Additional side note: here's one fascinating fact that I *will* retain. Say you have a value that follows a normal distribution -- let's use 'the sum of two dice' as our example. Consider an extreme event, like 'rolling a twelve or higher'. Normally you have a 1/36 chance of that. Now let's say we nudge that curve a little bit -- we just add one to whatever total we roll. Now, your chances of 'rolling twelve or higher' are 1/12. So by barely nudging the average (7 → 8), we made the extreme event (12+) *three times* more likely. There are analogous situations in climatology models: nudging the mean temperature by 1° makes all sorts of catastrophic scenarios much, much more likely.


Jessica Jones [season 1]
This is the netflix/Marvel show about an ex-superhero private eye who takes on a mind-controlling psychopath from her past.

As I sit down to write about this, the first thing that pops into my head is Alan Yang's award-acceptance speech for Master of None, where he thanks "all of the straight white guys who dominated movies and TV so hard, for so long, that stories about anyone else seem kind of fresh and original. Because you guys crushed it for so long, anything else seems kind of different."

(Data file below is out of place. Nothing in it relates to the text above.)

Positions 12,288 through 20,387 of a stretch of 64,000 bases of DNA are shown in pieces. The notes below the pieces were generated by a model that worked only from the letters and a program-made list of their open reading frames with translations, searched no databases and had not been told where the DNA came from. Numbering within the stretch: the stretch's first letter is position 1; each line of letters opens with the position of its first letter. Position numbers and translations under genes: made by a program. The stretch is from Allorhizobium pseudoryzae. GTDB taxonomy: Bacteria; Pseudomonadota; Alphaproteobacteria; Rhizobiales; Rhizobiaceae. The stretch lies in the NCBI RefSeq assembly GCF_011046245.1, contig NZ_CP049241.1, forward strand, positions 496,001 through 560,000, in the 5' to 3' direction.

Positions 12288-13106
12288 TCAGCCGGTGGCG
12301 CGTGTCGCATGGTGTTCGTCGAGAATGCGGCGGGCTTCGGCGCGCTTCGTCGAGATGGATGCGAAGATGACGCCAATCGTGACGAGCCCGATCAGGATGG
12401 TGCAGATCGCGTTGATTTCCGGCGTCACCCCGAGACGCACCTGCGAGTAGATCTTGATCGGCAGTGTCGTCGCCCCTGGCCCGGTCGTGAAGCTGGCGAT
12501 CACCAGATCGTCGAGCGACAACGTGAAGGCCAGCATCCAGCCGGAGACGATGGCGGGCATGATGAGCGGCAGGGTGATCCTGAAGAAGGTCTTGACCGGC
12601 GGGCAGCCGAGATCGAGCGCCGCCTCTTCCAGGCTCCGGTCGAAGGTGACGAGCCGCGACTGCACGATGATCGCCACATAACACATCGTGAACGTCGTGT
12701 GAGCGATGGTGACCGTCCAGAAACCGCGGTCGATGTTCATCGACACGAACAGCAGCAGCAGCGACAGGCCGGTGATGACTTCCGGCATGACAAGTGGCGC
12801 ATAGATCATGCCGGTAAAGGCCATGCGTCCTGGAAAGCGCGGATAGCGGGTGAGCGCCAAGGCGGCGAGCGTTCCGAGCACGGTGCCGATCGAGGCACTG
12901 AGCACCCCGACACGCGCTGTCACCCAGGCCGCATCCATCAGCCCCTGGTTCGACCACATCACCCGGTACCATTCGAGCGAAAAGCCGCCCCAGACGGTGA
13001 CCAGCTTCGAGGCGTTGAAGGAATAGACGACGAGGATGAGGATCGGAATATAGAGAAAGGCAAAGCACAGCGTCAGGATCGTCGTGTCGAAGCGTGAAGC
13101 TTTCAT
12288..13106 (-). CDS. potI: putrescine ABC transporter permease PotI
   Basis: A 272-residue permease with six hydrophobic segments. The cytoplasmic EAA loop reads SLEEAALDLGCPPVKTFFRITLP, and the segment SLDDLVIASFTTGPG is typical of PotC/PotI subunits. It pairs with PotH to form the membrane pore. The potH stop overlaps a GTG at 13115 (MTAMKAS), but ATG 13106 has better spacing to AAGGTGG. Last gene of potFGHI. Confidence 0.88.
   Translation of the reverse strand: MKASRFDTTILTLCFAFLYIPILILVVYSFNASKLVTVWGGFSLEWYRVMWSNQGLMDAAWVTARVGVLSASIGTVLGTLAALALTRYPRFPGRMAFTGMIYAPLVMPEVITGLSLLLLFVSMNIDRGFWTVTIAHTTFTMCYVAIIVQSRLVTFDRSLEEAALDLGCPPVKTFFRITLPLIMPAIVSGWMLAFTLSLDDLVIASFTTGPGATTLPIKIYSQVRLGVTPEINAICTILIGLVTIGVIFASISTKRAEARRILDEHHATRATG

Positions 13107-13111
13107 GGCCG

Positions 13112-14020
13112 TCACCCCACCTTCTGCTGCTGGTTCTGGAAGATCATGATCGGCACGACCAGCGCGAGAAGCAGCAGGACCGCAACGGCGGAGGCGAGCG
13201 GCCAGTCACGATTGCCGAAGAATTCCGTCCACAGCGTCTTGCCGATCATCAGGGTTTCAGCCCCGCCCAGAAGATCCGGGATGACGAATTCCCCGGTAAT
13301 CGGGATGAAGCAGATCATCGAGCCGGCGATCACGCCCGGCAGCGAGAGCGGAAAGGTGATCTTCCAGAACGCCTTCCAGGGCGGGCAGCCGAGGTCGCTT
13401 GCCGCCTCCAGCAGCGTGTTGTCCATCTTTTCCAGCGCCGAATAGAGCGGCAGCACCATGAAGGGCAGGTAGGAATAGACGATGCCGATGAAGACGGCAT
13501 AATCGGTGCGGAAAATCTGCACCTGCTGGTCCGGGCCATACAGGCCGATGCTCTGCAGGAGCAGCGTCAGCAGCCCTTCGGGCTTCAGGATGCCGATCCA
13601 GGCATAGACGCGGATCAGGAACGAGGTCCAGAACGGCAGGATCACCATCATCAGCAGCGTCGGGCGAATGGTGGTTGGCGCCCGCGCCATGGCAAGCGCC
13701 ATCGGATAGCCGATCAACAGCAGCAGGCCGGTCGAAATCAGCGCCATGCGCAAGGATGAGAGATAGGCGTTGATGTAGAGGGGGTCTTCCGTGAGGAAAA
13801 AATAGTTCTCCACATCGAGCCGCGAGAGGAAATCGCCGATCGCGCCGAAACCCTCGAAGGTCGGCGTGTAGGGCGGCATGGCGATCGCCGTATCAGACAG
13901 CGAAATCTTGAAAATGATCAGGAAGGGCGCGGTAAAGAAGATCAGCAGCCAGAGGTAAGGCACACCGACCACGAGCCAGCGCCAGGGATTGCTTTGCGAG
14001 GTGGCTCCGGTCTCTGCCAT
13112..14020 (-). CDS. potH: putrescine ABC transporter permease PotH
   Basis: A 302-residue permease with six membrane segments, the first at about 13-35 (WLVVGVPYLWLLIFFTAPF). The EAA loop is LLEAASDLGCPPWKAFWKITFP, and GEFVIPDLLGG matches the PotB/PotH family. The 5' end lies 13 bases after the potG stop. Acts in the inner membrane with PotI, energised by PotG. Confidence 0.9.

Jessica Jones tackles a lot of things head-on -- or as head-on as you can, via the lens of a superhero story. This is what it's like to get gaslighted. This is what it's like to have a controlling, narcisstic boyfriend. This is what it's like to be romantically interested in somebody who might also be a deadly physical threat.[1] And so on. It's so much of the terrifying shit that women have to deal with, and it's perfect fodder for drama, but prior to Jessica Jones, who was doing this? Lifetime women-in-peril movies? They get close, but as I understand it, those went more for delicious melodrama than psychological terror. You could make a case for season three of Buffy, but most of the issues that Jessica Jones tackles were more unnamed and unrecognized in pop culture back then.

It's kinda like TV left a gap, and so this Marvel series can take it in for an easy layup.[2] If we lived in a world where superhero movies *weren't* mostly "which dude can punch the other dude harder?", some of the show's moves might've felt cliché. But we're in this world, where most stories in this territory are "yeah, but what if the woman was making it all up? hurr hurr hurr" (spoiler link for the book you know I'm thinking of), so here we are.